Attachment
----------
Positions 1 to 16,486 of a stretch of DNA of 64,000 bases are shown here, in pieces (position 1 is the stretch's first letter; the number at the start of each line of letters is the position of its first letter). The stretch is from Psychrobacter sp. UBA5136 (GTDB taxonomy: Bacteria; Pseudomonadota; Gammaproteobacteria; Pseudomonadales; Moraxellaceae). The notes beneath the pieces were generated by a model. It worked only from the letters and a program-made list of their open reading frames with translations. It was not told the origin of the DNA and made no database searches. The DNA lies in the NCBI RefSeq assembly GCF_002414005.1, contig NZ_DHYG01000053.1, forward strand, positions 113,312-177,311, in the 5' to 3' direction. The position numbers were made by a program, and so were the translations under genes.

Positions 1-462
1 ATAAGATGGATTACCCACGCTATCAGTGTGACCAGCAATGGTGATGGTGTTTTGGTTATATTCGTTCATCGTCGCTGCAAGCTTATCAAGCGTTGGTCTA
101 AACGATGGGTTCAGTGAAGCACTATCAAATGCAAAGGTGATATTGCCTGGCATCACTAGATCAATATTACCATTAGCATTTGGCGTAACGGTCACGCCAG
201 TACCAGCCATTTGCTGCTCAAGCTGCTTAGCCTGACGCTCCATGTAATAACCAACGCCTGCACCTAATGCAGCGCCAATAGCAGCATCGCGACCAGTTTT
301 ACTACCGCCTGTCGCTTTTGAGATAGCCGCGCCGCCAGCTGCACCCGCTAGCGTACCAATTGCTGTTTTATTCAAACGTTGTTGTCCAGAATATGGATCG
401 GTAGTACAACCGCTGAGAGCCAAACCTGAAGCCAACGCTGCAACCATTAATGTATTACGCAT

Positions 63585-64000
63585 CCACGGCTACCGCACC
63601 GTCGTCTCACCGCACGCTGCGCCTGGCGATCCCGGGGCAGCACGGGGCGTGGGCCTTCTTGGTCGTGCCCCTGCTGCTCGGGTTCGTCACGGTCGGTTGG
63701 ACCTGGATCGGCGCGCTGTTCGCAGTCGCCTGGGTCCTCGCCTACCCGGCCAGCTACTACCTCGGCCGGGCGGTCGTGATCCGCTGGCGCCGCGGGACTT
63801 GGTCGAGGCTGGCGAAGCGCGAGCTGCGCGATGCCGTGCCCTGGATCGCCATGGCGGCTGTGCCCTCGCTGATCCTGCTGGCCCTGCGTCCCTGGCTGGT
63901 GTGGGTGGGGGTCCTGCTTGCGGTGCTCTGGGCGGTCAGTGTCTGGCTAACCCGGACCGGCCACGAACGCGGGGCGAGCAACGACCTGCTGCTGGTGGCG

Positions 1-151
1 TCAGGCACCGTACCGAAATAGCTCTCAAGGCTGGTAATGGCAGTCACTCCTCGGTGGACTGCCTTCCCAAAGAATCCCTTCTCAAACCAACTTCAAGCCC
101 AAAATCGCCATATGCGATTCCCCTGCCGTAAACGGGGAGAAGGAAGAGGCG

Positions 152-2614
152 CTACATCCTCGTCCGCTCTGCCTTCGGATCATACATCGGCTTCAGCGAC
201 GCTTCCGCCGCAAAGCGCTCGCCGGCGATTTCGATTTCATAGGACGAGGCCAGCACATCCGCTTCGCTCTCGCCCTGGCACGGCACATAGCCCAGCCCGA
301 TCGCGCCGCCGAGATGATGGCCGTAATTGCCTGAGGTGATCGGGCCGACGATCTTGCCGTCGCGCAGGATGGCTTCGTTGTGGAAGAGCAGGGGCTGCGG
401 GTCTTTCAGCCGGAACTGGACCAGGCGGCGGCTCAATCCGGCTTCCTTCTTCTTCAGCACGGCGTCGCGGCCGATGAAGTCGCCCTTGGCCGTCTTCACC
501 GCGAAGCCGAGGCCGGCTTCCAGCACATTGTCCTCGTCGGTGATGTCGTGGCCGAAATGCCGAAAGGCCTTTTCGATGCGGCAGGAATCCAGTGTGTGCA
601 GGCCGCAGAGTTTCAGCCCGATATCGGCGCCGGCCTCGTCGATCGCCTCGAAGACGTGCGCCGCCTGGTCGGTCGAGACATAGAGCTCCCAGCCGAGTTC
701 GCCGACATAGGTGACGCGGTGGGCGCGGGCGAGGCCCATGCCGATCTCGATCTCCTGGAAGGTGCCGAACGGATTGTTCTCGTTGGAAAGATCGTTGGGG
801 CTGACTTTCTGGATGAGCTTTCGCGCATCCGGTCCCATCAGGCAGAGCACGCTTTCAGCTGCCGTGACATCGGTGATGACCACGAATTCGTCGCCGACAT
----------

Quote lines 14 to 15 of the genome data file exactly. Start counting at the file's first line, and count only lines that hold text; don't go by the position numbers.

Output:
Positions 1-151
1 TCAGGCACCGTACCGAAATAGCTCTCAAGGCTGGTAATGGCAGTCACTCCTCGGTGGACTGCCTTCCCAAAGAATCCCTTCTCAAACCAACTTCAAGCCC